Errors of Enchantment is still digesting the deep awfulness that is the U.S. Supreme Court’s majority ruling in South Dakota v. Wayfair, Inc.
Yesterday, think tanks, lobbying groups, trade associations, and publications weighed in, offering a number of perspectives well worth reading:
● Americans for Prosperity: “The Supreme Court made clear in Quill v. North Dakota that subjecting online retailers to thousands of new taxing jurisdictions is not only bad for our economy, but it is unconstitutional. Only Congress has the authority to regulate interstate commerce.”
● Citizens Against Government Waste: “With this decision, states and local governments now have the ability to force companies to take on the burdensome task of acting as tax collectors for more than 10,000 separate tax jurisdictions, regardless of where the company and any of its facilities are located.”
● Competitive Enterprise Institute: “It is essential that Congress now clarify and reinforce the principles of physical presence and state tax competition to protect online commerce, smaller online businesses, and consumers. Hopefully, this unfortunate decision is the call to action that members of Congress need to provide these critical parameters for economic freedom.”
● National Taxpayers Union: “For centuries, states have threatened the free flow of interstate commerce by attempting to tax and regulate businesses all across the country, regardless of location. By validating South Dakota’s law today, the Supreme Court has granted states the power to tax any business, anywhere in the country, simply for daring to use the internet to access a nationwide market.”
● American Catalog Mailers Association: “This opens the door to more than 12,000 separate taxing jurisdictions who are now free to impose virtually any requirement on businesses nationwide. Gone too are the protections from unreasonable and countless compliance burdens on companies without a physical presence; in fact there may be no end to what politicos attempt to impose on those who do not vote for them.”
● Americans for Tax Reform: “We fought the American Revolution in large part to oppose the very idea of taxation without representation.”
● The Wall Street Journal: “The Court’s decision in effect declares open season for rapacious politicians to tax online commerce.”
Wayfair won’t have an immediate impact on most citizens of the Land of Enchantment. The state imposes a “compensating tax” — in other states, it’s referred to as a “use tax” — to “protect New Mexico businesspeople from unfair competition that would otherwise result from the importation of property … without payment of the gross receipts tax.” But statutorily, the New Mexico Taxation and Revenue Department is barred from enforcing the levy on “purchases of property for nonbusiness purposes.”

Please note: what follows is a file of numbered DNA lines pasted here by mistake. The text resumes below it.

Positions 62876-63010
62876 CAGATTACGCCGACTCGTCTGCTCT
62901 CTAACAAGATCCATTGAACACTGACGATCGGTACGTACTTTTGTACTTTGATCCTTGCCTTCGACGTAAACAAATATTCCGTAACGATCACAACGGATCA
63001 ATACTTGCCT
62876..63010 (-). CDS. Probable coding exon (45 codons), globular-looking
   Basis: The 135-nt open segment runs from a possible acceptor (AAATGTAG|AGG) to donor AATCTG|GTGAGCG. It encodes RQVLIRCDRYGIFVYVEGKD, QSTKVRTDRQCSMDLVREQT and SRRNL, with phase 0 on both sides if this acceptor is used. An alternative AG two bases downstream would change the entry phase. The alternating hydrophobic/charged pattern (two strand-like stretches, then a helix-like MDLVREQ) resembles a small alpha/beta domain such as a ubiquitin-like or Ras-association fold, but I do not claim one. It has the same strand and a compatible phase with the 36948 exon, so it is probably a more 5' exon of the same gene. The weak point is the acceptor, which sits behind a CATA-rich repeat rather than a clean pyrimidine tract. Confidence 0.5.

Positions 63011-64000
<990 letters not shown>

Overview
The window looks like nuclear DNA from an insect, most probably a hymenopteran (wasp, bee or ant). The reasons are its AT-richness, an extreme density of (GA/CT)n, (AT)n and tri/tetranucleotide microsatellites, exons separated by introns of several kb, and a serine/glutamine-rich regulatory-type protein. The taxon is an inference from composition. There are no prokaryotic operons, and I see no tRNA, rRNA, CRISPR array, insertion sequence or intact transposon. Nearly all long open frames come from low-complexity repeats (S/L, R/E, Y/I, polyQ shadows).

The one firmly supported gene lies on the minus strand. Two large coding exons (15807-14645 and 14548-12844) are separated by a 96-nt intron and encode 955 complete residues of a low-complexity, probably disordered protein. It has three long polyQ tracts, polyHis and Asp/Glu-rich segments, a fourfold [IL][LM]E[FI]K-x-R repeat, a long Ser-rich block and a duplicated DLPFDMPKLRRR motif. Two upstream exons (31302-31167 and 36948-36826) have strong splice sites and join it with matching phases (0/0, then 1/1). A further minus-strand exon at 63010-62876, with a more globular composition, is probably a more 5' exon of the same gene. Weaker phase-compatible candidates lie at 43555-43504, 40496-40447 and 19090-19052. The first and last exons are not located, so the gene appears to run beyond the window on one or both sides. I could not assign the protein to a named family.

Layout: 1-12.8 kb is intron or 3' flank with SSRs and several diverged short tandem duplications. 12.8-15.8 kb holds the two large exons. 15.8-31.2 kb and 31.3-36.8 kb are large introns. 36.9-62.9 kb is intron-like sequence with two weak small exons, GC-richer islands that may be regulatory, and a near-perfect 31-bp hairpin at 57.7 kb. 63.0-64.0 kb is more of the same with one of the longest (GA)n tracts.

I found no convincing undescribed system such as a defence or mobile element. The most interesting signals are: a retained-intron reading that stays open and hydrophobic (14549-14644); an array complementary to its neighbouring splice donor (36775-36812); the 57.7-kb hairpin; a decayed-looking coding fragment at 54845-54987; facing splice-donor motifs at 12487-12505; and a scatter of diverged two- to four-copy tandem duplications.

That exemption has never sat well with many members of the legislature, regardless of party, and with the High Court’s blessing, look for Santa Fe to embrace an Anthony Kennedy-approved scheme (“single, state-level tax administration, uniform definitions of products and services, simplified tax rate structures, and other uniform rules”) to enhance and extend the state’s taxing authority.
For the reasons outlined above, Wayfair was a terrible ruling. But Errors of Enchantment has a perspective that we have yet to see presented. At its core, the court’s determination is a victory for political buck-passing. Whether it is called a use tax or a compensating tax, state governments already posses the authority to grab revenue from cross-border transactions. But forcing their citizens to comply, each time they order something online, is politically risky. Voters wouldn’t like doing that, and they’d be less inclined to reelect pols who impose such a burden. It’s much, much easier to seek an end run in the courts, and have a majority of black-robed activists force vendors — not buyers — to remit the tax.
Wayfair was always about the cowardice of legislative careerists — and their buddies in the other branches of government. They want the money, but they don’t want taxpayers to revolt. The ruling is a new low for greedy government at all levels. Let’s hope that Congress reasserts its legitimate role in the regulation of interstate commerce, and fixes the High Court’s blunder.